Radio Waves: 5/17/19

What makes radio memorable?

“About 90 percent of us listened to KMET (now KTWV, 94.7 FM) rather than KLOS (95.5 FM)” said my brother, Victor, referring to his friends in high school and college. “It wasn’t (just the) music … it was the DJs, who were funny as (expletive). Fish Report with a Beat? That was funny stuff.”

And so it was in the mid to late 1970s. That story repeated throughout the country, and over many decades. KMET was a special case, as in the station’s heyday the DJs went out of their way to play music not heard elsewhere … album cuts that were not hits, seldom-heard nuggets from all musical genres, and more. But it was the attitude of the station that’s set it apart.

Going back in time, the same ideas made numerous other stations popular. While KFWB (980 AM) was among the first in Los Angeles to play rock and roll, KRLA (now KRDC, 1110 AM) was more hip and eventually stole much of the audience. KHJ (930 AM) came later and dominated for years. More recently KIIS-FM (102.7) ruled not only Los Angeles, but the entire country when they earned ratings over 10.0 in the mid 1980s.

In all cases, stations and the direct competitors played essentially the same music. KHJ even made its debut in late April, 1965, playing the same hits as on KRLA; they used the KRLA Tune Dex list to buy the songs at a local store.

So if KHJ, KRLA, and KFWB; KIIS-FM, KKHR (now KCBS-FM, 93.1); and KMET, KLOS, KWST (now KPWR, 105.9 FM) … all played essentially the same styles of music among the formats they ran, what made KHJ, KMET, KIIS-FM and in other cities stations like KFRC/San Francisco, KCBQ/San Diego and more, dominate their respective formats?

It was what went on between and behind the records that made the difference. What did the DJs say … or not say? How did the station keep listeners informed? What promotions did the station run? In other words …

How did the station connect with its listeners?

I bring this up not to get nostalgic, though that would certainly be an easy thing to do. I bring it up because I fear radio forgot how to complete, and the reality is that much of the reason stations are having issues competing — against Pandora, iTunes, Spotify, SiriusXM and more — is because stations don’t do what they once did so very well — connect with the audience.

Music is music. You can hear the same songs on radio, satellite, smart phones and more. And unlike radio, many of the alternatives are commercial-free. So why listen to radio if you don’t get anything special?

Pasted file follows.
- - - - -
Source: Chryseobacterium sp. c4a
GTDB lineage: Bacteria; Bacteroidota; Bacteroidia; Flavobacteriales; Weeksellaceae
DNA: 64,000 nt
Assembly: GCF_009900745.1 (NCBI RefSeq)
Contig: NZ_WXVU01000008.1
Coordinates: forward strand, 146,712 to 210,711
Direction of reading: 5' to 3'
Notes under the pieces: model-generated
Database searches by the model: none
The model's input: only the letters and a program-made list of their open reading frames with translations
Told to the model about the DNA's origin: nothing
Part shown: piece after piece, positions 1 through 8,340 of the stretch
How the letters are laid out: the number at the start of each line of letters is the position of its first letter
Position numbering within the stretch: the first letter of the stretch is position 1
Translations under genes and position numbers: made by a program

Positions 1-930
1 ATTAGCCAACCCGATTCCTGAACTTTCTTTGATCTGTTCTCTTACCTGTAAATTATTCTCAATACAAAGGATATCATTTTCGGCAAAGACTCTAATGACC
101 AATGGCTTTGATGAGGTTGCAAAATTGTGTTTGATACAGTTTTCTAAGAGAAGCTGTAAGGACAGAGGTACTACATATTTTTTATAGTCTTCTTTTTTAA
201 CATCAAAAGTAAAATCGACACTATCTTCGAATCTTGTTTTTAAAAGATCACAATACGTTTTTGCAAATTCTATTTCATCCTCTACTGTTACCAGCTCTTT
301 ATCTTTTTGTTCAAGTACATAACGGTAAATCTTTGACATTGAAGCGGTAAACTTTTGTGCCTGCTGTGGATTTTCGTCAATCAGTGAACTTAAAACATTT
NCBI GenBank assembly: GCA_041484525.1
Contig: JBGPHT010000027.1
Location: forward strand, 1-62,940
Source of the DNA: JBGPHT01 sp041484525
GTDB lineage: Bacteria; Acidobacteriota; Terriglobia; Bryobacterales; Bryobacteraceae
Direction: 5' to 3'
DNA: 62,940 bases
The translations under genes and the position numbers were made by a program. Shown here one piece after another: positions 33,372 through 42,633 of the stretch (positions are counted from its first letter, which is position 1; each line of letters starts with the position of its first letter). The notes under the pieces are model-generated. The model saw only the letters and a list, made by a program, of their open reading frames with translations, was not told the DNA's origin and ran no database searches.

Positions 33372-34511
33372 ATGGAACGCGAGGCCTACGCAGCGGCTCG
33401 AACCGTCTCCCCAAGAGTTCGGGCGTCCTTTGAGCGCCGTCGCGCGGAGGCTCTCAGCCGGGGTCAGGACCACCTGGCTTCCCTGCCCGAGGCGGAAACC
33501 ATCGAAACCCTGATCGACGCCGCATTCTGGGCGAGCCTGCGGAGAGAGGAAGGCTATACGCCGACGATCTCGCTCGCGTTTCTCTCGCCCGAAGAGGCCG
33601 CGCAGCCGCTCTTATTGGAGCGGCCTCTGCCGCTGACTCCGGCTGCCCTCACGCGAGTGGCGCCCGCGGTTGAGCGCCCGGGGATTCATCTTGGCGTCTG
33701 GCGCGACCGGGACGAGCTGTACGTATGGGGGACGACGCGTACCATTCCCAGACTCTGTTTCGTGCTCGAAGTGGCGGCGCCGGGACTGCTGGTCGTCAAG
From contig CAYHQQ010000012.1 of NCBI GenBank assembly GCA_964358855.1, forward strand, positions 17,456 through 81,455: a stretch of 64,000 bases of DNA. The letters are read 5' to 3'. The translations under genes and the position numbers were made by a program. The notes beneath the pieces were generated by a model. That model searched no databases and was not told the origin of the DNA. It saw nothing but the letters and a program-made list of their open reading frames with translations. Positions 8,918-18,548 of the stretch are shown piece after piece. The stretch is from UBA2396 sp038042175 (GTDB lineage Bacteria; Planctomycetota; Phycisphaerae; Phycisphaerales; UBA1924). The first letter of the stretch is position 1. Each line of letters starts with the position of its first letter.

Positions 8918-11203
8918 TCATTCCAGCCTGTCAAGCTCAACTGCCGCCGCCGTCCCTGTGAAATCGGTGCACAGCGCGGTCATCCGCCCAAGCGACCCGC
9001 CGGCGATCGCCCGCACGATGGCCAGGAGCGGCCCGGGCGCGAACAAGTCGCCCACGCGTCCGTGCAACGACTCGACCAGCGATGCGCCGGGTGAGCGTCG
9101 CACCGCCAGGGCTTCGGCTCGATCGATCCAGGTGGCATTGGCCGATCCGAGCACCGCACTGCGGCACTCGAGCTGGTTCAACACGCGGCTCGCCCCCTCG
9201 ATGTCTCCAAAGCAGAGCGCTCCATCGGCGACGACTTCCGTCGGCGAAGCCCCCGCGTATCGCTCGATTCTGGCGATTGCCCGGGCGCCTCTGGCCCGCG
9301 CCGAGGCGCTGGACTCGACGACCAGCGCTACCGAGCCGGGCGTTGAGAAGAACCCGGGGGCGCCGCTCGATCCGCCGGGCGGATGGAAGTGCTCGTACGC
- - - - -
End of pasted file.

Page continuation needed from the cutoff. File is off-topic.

Luckily, often you do. Mornings are a gold-mine of talent among music stations, though if you want to actually hear music among the bits you might be disappointed. But The Woody Show (Alt 98.7 FM), Kevin and (soon to be sans-) Bean (KROQ, 106.7 FM), Heidi Frosty and Frank (KLOS), Big Boy (Real 92.3 FM), Ryan Seacrest (even though he’s taped on KIIS-FM) are but a few of the morning shows that do something special. Outside of mornings? Rare.

On a related note, there was a time when radio was your first choice when it came to getting information. Bad weather? Potential emergency? Need information? Radio was the place to go, due in part to the almost instantaneous ability to cover news events … with only audio equipment needed, radio reporters could be set top and broadcasting almost instantly. Not so for television, which had to set up camera links, process film, and more.

No more. Radio stations seldom even have news departments these days. And often they are running canned programming, especially on weekends, and sometimes form a different city.

It hit a head recently in San Diego when there was a mass shooting at a synagogue. As reported on AllAccess.Com and repeated on Don Barrett’s LARadio.Com, no stations broke format to cover the tragedy. As told by Perry Michael Simon,

“Nothing on any station. A tragedy was playing out mere miles from the stations’ studios. A national – international, even – story was happening in the market. The stations did not break from their regular programming. 

“I later learned that one of the stations belatedly went to ‘updates every 15 minutes,’ but that wasn’t enough, and when I wanted the information, it was not there,” Simon wrote

Where was it? On satellite radio. And television. And twitter.

That makes me sad. To me, radio has always been the most intimate of media, one which can connect in ways no other mass media can. That doesn’t make it better than newspapers, television and the internet, but it gives it relevance. What is radio — local radio — without the connection? When radio just plays music, canned programming, syndicated fare you can hear anywhere, what is the point?

Or am I just being nostalgic?